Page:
Tag: Paul Pierce

Chris Paul, Blake Griffin

PBT Extra: List of teams that lost at free agency starts with Clippers


The Los Angeles Clippers are going to be a good team next season. They had the best offense in the NBA last season, they still have Chris Paul and Blake Griffin, not to mention quality role players such as Paul Pierce and J.J. Redick among others. They will make the playoffs in the West.

But the loss of DeAndre Jordan to the Mavericks knocks the Clippers out of title contender status, they fall a couple tiers down in the West.

Because those chances to compete for a title are fleeting, the Clippers head my list of free agency losers, through the first week of free agency. The other team on the list? Try the other coast, in Manhattan.

Report: Clippers signing Wesley Johnson to minimum contract

Los Angeles Lakers v Los Angeles Clippers

The Clippers failed their biggest offseason job: Re-signing DeAndre Jordan, who bolted for the Mavericks.

But if you can get past that – though you really shouldn’t – the Clippers have done a nice job using their limited assets to improve around their Chris Paul-Blake Griffin-DeAndre Jordan core.

They traded for Lance Stephenson once his value bottomed out and agreed to sign Paul Pierce to an amount equal to the taxpayer mid-level exception.

Now, as they hoped, they’re adding Wesley Johnson on a team-friendly deal.

Shams Charania of RealGM:

Dan Woike of the Orange County Register:

Johnson is excellent value on a minimum contract. He fits the rough profile of a 3-and-D combo forward, though he excels at neither skill. He’s got a good chance to crack the Clippers’ rotation after finding his way with the Lakers the last couple years.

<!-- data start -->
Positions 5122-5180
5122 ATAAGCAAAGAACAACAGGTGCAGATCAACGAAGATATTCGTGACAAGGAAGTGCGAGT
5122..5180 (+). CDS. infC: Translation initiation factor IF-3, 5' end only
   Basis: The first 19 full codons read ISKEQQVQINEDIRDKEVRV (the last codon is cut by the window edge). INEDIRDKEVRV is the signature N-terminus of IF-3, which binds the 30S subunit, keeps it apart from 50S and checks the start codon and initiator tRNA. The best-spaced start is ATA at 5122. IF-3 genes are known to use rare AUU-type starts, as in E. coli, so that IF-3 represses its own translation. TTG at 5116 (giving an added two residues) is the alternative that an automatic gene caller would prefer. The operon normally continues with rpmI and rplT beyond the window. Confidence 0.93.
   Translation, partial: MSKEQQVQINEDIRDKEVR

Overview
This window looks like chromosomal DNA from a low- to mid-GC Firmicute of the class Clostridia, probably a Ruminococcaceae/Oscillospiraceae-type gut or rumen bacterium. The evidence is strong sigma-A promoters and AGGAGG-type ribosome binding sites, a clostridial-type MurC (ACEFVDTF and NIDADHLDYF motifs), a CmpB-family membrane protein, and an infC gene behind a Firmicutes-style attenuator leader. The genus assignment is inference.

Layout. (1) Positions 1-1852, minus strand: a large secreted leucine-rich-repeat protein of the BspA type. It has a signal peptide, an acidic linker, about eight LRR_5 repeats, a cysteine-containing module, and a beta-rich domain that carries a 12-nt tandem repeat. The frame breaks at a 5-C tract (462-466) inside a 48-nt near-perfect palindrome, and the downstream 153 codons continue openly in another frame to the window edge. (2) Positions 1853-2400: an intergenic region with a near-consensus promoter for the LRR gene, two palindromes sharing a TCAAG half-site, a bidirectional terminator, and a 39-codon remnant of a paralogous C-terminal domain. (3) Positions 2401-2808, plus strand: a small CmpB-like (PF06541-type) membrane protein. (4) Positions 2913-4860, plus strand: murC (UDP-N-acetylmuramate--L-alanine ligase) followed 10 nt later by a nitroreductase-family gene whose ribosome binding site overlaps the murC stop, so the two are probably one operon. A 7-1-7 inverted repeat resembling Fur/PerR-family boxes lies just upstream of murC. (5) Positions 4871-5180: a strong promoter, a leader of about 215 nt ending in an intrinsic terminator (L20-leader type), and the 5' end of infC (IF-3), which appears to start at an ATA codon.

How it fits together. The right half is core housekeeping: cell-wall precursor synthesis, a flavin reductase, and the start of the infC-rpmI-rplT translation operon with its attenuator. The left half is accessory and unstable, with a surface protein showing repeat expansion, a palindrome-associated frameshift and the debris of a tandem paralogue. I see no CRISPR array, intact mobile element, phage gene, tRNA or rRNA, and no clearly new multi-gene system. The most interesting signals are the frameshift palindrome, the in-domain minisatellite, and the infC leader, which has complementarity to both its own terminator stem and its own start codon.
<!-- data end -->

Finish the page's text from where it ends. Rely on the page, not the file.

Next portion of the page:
Because he took just the minimum, the Clippers still have $2,088,000 of the non-taxpayer mid-level exception available after using the rest on Pierce. With Jordan leaving, the Clippers suddenly have the full MLE available. If they can use the rest on someone better than Johnson, they’ll be in business.

Relatively speaking.

Who should Clippers get to replace DeAndre Jordan? How about Blake Griffin.

Houston Rockets v Los Angeles Clippers - Game Three

It was midway through the fourth quarter of Game 7 of an epic first-round series, and the San Antonio Spurs had just gone on an 8-1 run to take a five-point lead. Los Angeles Clippers coach Doc Rivers decided to make a move and pulled DeAndre Jordan for Matt Barnes, going small and putting Blake Griffin at center.

The Clippers rode that small-ball lineup for almost the entire remaining 5:24, which included a late 7-2 run that gave Los Angeles the 111-109 victory and moved them on to the next round. (Jordan did sub in for a couple defensive possessions late.) The Clippers scored 19 points with that small lineup.

Those minutes could be the window to the future for the Clippers now that Jordan has bolted the Clippers to get a bigger role in the offense — and, more importantly, the recognition he feels he deserves — from the Dallas Mavericks.